The United Nations has condemned the practice of child marriage in Zimbabwe following the death of a 14-year-old girl after giving birth in a church shrine, an incident that caused outrage among citizens and rights activists.
The case has highlighted the practice of child marriage within Zimbabwe’s apostolic churches, which also allow polygamy.
The government has traditionally turned a blind eye to child marriage. Zimbabwe has two sets of marriage laws, the Marriage Act and the Customary Marriage Act. No law establishes a minimum age for marital consent, while common law allows polygamy.
A new bill that is being debated by parliament seeks to synchronize the laws, prohibit the marriage of anyone under the age of 18 and prosecute anyone involved in the marriage of a minor.
The UN in Zimbabwe said in a statement that it “notes with deep concern and strongly condemns” the circumstances that led to the death of Memory Machaya, the 14-year-old girl from rural Marange in the east of the country.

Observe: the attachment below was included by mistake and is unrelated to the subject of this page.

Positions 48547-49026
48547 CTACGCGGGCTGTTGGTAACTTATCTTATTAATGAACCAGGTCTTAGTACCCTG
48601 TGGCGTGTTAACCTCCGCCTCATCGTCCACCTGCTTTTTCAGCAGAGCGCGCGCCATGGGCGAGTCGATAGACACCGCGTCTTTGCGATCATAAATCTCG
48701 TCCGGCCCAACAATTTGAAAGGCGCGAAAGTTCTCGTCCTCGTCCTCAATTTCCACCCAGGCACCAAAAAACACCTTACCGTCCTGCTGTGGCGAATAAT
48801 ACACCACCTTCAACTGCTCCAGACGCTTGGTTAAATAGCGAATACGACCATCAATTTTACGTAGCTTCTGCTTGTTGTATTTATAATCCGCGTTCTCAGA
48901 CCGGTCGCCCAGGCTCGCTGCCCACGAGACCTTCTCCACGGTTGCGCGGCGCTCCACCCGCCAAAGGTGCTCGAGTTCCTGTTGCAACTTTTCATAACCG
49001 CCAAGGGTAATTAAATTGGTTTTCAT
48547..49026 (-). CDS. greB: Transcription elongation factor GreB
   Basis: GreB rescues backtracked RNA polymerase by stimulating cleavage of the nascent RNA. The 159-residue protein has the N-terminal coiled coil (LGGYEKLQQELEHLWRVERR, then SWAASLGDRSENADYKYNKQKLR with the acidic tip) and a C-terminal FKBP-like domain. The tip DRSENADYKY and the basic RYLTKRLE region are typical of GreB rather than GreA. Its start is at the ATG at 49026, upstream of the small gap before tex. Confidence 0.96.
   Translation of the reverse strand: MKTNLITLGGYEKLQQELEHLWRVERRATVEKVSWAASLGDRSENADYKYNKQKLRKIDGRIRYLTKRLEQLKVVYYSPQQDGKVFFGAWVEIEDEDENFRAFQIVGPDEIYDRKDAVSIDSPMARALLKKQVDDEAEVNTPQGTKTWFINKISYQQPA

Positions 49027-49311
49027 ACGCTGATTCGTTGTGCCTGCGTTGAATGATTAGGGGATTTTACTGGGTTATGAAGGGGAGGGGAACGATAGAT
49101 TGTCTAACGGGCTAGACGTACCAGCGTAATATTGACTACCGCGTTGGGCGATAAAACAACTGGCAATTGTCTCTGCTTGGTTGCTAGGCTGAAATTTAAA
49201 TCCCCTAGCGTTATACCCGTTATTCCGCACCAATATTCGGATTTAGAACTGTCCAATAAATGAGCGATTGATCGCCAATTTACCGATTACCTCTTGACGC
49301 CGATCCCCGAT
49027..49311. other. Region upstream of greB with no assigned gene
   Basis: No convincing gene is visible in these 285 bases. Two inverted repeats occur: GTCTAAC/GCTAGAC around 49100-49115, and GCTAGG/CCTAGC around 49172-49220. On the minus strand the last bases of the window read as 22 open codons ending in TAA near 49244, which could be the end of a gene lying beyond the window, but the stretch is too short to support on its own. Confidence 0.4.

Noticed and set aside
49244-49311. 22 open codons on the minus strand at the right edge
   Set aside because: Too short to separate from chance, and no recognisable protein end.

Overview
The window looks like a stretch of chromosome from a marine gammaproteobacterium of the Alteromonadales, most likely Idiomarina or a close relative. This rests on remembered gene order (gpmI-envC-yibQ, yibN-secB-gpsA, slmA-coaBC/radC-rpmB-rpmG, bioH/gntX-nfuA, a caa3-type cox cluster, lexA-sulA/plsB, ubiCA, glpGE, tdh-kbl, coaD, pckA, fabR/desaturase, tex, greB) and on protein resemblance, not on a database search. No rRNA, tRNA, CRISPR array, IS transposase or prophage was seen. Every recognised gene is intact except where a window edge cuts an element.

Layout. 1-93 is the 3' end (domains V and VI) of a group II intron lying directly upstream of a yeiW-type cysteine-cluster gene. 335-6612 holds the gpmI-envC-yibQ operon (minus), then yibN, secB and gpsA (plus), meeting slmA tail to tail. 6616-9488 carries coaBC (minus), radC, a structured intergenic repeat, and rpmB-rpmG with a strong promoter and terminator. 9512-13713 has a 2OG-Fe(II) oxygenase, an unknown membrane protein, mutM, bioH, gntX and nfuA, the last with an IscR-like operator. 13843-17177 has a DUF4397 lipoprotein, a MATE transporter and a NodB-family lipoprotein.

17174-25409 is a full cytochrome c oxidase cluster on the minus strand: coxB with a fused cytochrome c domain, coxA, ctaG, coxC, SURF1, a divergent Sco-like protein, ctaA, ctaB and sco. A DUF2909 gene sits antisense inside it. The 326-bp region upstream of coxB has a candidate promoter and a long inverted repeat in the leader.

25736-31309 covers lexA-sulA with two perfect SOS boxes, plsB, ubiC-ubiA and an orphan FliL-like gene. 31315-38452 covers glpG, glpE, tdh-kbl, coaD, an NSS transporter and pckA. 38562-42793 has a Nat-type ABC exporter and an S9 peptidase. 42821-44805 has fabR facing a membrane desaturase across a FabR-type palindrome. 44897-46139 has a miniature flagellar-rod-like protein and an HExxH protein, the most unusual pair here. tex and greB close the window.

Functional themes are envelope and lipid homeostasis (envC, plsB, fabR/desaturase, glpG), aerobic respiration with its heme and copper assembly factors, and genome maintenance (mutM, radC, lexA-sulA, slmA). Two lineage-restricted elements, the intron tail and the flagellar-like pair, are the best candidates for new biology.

“Sadly, disturbing reports continue to emerge of the rape of underage girls, including forced child marriages, and indeed this is another sad case,” the UN said.
One in three girls in Zimbabwe is likely to marry before the age of 18, said the UN, whose office in Zimbabwe groups the 25 agencies operating in the country.
The Zimbabwean police and gender commission said they were investigating the circumstances that led to the girl’s death and burial.
Local media reported that the girl died last month, but the case came to light only last week after angry family members, who were prevented by church security from attending her funeral, told her story to the state press. .
Reuters was unable to reach Johanne Marange’s church for comment.
The apostolic churches, avoiding hospitals, attract millions of followers with their promises to cure diseases and free people from poverty.
Zimbabweans expressed their outrage on social media.
“What you see today, that is, a young woman forced to marry, get pregnant and die, is not an aberration! It is part of the same continuum. Female people are not seen as fully human, with individual rights, choice, the right to control our own bodies, “Everjoice Win, a feminist and rights activist, tweeted.